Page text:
Obesity Levels Rise
BMI View : The rise in obesity levels in Turkey poses a problem for healthcare spending by the state and presents a potential drag on the country's economic development. As the country's labour force moves away from traditional primary and secondary sectors for employment and into more sedentary tertiary sector roles, the obesity trend will only accelerate. This presents significant challenges for the state but also major opportunities for drugmakers.
The number of overweight and obese people in Turkey is at its highest point since the country began recording healthcare statistics, and rising. Healthcare experts have warned that if levels of obesity continue to rise at current rates, the cost to the public healthcare system will become unsustainable within a decade.
According to the Turkish Statistics Institute (TurkStat), 34.8% of Turkish citizens over the age of 15 are overweight; almost double the figure a decade ago. The primary contributor to this growth has been the rapidly growing Turkish economy. Structurally, the Turkish economy has moved away from a reliance on agriculture and industry towards the services sector, and the dynamics of the labour force have evolved over the last two decades to reflect this. In 2010, almost half the labour force (48.4%) worked in services and some 26.2% in industry. While agriculture still employs a large portion of the labour force compared to developed countries, rising incomes, changing dietary preferences and an increased observance of sedentary lifestyles have all accelerated obesity levels in the country.
Rising obesity levels are closely correlated with increasing incidences of cardiovascular diseases, type I and II diabetes, specific cancers and musculoskeletal disorders and data from TurkStat confirms these links. 13.2% of Turkish citizens over the age of 15 have been diagnosed with hypertension, which increases chances of cardiovascular disease in later life, 12.8% of citizens have been diagnosed with musculoskeletal disorders and 6.8% have been diagnosed with diabetes. The cost of treatment and support for these diseases is a significant burden on the Turkish healthcare system, as these diseases often require frequent hospital visits, expensive and lifelong medications, physiotherapy and surgeries.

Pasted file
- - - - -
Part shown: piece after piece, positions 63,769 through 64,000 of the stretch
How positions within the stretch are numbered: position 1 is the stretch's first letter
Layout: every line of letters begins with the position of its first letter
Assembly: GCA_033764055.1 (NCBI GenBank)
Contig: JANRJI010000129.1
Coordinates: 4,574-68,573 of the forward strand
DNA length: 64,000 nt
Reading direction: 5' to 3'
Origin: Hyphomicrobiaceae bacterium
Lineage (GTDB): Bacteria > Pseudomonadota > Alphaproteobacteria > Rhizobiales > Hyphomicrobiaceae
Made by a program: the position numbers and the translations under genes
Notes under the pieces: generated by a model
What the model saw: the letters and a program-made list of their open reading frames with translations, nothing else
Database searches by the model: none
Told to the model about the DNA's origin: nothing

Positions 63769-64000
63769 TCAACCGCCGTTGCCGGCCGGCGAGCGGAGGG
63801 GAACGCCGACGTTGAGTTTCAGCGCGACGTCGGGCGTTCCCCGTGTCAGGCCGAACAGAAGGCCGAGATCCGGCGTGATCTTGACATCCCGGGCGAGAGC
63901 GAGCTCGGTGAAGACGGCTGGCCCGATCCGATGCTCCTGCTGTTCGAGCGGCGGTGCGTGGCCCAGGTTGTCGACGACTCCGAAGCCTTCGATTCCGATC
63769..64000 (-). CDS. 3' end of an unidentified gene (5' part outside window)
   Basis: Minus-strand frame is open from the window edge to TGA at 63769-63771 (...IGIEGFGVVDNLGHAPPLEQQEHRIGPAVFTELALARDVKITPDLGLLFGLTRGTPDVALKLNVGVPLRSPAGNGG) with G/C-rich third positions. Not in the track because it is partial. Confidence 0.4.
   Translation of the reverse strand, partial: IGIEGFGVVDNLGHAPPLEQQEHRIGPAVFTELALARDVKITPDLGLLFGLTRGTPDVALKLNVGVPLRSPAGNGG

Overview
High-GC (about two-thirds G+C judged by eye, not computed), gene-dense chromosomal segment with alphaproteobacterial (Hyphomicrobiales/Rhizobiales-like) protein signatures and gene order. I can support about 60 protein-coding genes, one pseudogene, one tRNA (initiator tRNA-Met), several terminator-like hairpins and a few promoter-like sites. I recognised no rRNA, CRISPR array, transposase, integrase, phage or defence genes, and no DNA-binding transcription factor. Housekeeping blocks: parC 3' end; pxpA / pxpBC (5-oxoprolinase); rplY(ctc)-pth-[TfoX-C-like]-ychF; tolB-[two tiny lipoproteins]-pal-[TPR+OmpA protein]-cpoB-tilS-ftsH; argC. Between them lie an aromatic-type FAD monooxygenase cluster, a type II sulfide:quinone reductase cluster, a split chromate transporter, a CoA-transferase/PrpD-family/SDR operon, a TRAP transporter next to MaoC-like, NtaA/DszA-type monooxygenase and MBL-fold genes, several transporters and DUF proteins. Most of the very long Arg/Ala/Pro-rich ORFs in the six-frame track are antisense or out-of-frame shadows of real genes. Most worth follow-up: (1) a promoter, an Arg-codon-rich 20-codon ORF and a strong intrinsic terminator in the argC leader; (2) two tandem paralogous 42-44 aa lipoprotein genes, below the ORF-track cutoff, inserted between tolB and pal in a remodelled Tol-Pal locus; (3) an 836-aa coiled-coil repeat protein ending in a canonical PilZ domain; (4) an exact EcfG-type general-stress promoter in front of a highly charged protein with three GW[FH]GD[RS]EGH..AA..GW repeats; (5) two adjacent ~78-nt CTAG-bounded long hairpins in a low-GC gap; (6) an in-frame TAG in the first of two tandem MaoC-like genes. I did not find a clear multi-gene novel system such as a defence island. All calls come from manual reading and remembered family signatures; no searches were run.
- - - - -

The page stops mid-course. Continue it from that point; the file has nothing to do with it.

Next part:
The obesity epidemic threatens to present a significant drag on Turkey's economic development and its healthcare system. According to a study by Duke University, obese workers are far more costly than healthy employees in terms of healthcare benefits, lost productivity and absenteeism. When measured from a macroeconomic perspective, the net effect on the Turkish economy is the loss of billions of dollars in output. Similarly, since its inception, the Turkish healthcare system under the Social Security Administration (SGK) has run a structural deficit as demand for healthcare has outstripped revenues raised for social security contributions. In our previous article highlighting the opportunities within the private healthcare market in Turkey,  we noted the very high level of dependents (unemployed, children, pensioners, spouses etc.) who drew from the healthcare system and the smaller contribution base of 17mn employees who fund the system.
|Structural Deficit Set To Widen|
|SGK Healthcare Expenditure and Revenues, TRYbn|
There have been moves by the Turkish government to shift the burden onto the private sector by introducing complementary health insurance and co-payments, but in the long term, raising revenues through taxation, increasing the contribution base as part of broad-based economic growth and providing tax incentives for consumers to take on private health insurance plans are the only viable solution to moderate the SGK's deficits.
These developments present a growing opportunity for drugmakers and medical device makers; sales of statins, stents, pacemakers, insulins and insulin analogs, angiotensin converting enzyme (ACE) inhibitors and a host of other medicines are poised to grow in long-term within Turkey. There will undoubtedly be a much greater opportunity for generic drugmakers but in the medium term, we believe uptake of patented drugs will present an opportunity for multinational drugmakers with more expensive and innovative drugs. And at a time when neighbouring eurozone countries are clamping down on pricing and exercising leverage on large orders, Turkey will undoubtedly provide the growth that companies are looking for.
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